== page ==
Pick’s disease is an uncommon illness that causes a distinctive and irreversible dementia. This illness is one of the many types of dementias known as frontotemporal dementia (FTD). Frontotemporal dementia is the consequence of a disorder recognized as frontotemporal lobar degeneration.
When you have dementia, your brain doesn’t function most of the time. Consequently, you might have problems with language, behavior, thought, judgment, and memory. Like people with other forms of dementia, you may have personality changes.
Many different aspects can cause dementia. Pick’s disease affects the frontal and temporal lobes of your brain. Your brain’s frontal lobe controls your everyday activities. These include planning, decision-making, emotional control, demeanor, inhibition, executive function, and multitasking. Your temporal lobe often impacts language, together with emotional response and conduct.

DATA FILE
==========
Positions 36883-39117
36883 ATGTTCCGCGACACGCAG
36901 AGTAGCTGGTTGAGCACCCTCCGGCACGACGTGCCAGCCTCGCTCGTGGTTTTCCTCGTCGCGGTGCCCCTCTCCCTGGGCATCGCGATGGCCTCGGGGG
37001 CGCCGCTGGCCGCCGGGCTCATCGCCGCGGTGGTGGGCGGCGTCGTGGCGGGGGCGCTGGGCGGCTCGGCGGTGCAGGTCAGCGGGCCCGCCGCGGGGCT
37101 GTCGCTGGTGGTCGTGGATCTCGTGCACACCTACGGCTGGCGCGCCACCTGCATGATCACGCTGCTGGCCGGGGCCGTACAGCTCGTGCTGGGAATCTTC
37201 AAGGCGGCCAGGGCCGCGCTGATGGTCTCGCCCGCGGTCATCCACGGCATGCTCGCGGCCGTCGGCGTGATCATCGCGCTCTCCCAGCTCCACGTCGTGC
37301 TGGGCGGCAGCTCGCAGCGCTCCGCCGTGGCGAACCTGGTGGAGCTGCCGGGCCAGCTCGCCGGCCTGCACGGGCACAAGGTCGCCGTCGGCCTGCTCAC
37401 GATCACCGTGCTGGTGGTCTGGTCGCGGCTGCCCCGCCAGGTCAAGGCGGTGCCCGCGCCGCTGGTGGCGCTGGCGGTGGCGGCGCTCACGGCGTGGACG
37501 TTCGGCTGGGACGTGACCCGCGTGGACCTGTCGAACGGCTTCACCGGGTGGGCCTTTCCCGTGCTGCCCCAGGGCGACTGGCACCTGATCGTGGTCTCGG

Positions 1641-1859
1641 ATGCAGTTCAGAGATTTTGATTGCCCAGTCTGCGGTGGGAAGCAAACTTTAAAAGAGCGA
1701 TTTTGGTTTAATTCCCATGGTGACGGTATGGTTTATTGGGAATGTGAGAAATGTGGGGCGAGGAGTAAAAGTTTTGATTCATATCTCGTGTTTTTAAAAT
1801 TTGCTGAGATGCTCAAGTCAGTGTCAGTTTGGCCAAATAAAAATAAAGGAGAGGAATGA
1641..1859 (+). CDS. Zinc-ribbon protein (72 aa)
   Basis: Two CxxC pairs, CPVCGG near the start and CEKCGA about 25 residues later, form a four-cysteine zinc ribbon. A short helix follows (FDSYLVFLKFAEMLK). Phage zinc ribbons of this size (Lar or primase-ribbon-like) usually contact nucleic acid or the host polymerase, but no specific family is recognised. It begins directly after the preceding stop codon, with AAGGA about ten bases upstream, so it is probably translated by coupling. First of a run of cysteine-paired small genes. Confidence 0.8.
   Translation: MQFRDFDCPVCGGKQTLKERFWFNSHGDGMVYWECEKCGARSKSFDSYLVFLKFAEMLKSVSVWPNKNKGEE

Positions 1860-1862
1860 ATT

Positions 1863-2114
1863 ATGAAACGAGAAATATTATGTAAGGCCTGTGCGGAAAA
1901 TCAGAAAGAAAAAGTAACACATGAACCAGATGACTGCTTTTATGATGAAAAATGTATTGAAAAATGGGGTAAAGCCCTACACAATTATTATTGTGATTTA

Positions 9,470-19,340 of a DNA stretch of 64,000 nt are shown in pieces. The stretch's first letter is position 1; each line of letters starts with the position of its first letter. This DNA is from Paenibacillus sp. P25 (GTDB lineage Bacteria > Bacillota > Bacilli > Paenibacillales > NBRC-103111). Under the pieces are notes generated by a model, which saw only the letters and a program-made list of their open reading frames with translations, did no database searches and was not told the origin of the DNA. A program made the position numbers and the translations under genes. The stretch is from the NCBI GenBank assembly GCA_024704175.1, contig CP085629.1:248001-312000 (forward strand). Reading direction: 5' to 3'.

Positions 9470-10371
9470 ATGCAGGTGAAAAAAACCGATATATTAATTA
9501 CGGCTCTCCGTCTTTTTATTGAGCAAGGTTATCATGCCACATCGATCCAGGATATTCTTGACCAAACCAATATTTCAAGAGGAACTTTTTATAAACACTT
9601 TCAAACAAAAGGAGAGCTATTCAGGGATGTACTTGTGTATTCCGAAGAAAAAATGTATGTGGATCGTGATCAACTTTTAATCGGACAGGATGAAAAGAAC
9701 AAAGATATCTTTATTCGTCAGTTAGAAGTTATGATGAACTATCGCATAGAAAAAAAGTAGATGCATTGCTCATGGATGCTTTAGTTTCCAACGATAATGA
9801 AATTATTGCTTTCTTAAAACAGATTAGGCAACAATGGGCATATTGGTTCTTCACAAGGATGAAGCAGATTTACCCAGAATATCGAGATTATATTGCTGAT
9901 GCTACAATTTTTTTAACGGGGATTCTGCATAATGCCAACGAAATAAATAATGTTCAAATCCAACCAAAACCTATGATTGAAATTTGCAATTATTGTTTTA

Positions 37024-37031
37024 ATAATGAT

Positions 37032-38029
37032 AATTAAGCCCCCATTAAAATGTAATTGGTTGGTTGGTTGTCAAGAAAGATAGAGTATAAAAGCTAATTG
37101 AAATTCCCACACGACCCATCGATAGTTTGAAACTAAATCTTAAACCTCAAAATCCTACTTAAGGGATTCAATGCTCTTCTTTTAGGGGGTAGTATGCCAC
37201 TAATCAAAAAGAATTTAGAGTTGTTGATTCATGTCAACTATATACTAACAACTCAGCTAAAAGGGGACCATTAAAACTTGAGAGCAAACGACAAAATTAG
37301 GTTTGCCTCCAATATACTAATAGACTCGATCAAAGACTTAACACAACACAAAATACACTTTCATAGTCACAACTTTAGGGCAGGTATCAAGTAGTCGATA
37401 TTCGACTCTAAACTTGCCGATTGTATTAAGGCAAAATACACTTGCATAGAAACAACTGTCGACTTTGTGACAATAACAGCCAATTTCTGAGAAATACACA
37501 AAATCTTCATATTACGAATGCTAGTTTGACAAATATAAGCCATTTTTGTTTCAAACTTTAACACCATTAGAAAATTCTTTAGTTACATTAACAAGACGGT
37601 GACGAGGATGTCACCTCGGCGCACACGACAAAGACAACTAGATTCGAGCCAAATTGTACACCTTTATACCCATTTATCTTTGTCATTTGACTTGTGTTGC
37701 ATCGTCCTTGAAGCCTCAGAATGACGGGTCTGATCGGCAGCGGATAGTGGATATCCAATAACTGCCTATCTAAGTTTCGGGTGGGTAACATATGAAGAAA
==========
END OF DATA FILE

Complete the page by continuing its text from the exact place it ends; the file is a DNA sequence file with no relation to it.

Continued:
Pick’s disease is brought about by irregular amounts of nerve cell proteins, known as tau. These proteins are observed in your nerve cells. In Pick’s disease, they mostly collect into spherical clumps. After they gather within the nerve cells of your brain’s frontal and temporal lobe, they cause the cells to die. This leads to the symptoms of dementia.
Scientists don’t know what causes these irregular proteins to form, but geneticists have found that abnormal genes are linked to this disease.